At Women 2.0 We Encouraged Startups to Share Their Ideas

Women 2.0 Founder Friday was truly an exciting event! Except for meeting over a hundred of amazing, passionate and dedicated business women, I had a chance to listen to two heart warming stories from Stacey Ferreira, VP & Co-Founder of MySocialCloud and Alexa Andrzejewski, CEO & Co-Founder of Foodspotting.

Stacey Ferreira and MySocialCloud

Stacey Ferreira, an extremely young and very successful entrepreneur, shared with us her story. She started her company, MySocialCloud, just out of high school with her brother. Their passion and dedication led them to receive the first investments from Sir Richard Branson, Jerry Murdock and Alex Welch. Not only did they manage to return 4k dollars they borrowed from their parents to spent summer working on a startup in California, but they also acquired 1M funding! After the first success Stacey went back to college but already after her freshman year, she decided to take a leave of absence and follow the call to be a part of MySocialCloud. You can read more about this inspiring your lady here 20. Female Entrepreneur. Wrapping up her presentation, Stacey said: 

The only other alternative to working on my startup was going back to college. So, I had no fear to move on.

Alexa Andrzejewski and Foodspotting

Alexa came up with the idea of Foodspotting following her passion and craving for great food, and unlike many other apps that help you to review restaurants, Foodspotting gives you a chance to review dishes and stumble upon great food around you. The startups was quite successful and recently was acquired by OpenTable for 10M in cash!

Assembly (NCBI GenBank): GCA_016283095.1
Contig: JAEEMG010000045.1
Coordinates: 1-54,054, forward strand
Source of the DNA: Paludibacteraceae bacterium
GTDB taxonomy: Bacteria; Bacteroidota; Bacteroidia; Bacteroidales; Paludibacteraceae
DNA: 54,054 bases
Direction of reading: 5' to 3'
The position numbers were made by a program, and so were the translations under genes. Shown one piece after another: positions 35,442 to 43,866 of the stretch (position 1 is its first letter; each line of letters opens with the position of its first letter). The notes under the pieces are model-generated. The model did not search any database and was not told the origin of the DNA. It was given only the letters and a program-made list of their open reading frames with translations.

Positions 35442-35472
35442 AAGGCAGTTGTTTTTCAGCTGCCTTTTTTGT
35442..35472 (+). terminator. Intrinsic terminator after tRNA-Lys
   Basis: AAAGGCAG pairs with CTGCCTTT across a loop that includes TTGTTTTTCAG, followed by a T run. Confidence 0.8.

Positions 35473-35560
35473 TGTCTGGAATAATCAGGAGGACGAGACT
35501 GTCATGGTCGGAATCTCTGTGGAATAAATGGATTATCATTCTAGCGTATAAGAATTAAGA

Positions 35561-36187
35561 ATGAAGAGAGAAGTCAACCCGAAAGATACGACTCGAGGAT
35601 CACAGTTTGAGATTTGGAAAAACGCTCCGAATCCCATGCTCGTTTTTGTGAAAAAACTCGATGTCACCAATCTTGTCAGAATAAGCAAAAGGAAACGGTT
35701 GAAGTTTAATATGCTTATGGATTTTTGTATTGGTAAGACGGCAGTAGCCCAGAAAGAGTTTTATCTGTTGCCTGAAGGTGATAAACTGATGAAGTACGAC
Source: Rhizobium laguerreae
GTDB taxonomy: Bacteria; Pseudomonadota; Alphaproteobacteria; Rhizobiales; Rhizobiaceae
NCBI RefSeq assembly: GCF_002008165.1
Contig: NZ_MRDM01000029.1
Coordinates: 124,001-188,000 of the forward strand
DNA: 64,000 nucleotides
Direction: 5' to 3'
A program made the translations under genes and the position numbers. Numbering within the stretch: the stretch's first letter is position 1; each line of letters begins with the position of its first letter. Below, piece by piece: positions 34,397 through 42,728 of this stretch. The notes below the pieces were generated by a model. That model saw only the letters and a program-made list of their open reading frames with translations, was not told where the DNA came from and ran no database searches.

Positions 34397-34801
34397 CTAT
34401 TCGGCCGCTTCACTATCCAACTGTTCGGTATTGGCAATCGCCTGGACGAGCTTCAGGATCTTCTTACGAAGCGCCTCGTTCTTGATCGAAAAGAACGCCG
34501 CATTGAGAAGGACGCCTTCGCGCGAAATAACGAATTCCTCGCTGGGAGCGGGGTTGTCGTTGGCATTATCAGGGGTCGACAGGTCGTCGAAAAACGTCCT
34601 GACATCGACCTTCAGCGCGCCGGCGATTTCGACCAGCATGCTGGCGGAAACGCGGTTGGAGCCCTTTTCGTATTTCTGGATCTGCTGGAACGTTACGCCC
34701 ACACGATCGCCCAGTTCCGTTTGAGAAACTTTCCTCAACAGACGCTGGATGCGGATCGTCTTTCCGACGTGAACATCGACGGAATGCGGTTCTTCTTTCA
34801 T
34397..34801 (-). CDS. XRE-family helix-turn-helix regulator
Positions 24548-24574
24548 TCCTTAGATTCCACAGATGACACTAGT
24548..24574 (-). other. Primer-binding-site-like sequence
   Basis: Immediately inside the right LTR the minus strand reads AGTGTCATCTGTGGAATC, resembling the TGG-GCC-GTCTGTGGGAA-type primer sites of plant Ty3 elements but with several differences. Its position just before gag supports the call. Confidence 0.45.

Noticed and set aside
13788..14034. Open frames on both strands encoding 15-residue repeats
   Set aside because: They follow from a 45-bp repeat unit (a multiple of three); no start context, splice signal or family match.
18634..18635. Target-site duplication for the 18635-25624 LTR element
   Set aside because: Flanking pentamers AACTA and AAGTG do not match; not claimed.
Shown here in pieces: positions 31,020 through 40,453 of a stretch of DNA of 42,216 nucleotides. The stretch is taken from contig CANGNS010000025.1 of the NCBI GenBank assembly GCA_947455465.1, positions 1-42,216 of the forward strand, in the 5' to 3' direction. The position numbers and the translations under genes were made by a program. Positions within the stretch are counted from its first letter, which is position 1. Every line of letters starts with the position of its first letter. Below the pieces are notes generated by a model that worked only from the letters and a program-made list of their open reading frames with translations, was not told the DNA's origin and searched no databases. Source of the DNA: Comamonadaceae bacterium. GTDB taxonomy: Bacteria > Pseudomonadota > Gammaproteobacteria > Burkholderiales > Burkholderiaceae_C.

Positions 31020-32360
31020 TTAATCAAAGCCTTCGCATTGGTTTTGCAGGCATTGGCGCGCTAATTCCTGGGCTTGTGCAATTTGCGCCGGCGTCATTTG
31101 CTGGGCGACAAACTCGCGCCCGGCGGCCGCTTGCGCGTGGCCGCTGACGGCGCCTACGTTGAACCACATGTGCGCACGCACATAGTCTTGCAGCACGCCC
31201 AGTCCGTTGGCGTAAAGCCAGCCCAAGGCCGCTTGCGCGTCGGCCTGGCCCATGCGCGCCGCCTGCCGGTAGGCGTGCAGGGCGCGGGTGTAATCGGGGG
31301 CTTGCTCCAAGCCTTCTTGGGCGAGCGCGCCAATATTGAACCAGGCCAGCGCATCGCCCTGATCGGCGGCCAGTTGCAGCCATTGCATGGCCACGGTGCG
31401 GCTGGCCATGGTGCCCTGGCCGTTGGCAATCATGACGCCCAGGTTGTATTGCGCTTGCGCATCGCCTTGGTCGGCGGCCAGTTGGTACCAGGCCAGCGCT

Although the path to success wasn’t easy. Alexa mentioned that, while talking to many investors, potential team mates and simply friends, all these people tried to talk her out of the initial idea in one way toanother. Some people encouraged her to think broader and create an Instagram, some doubted the idea at all. The main lesson learned from this was: 

Stick to the problem you are going to solve, don’t let people talk you out of it.

The other question Foodspotting faced along the way was: “Should we be concerned about sharing our idea with many people? Perhaps, we should just keep it to ourselves until the product hits the market!” Many startups have this kind of concerns. So, what should they do? Alexa confidently stated:

The value of sharing your idea, which might lead to finding an investor, a great CTO or some useful feedback, is much greater then the risk of being copied. After you launch, hundred of clones will appear, no doubts. Share. The risk is always there, but benefits are also all there.

I can’t but agree. There are many great ideas in the air, but now it’s all about the execution. If you have an idea for a startup,talk about it to anyone who’d listen. The more you talk about it, the more you learn. You receive feedback, you receive critique, you receive inspiration and many useful contacts. Even if you decide to drop this idea and do something else, this might be one of the smartest decisions in your life :) 

In his article Chris Dixon did a great job pulling together arguments on why you should share your ideas with the world. Takes only a few minutes to look it through Why you shouldn’t keep your startup idea secret.

Originally published at Stanfy blog

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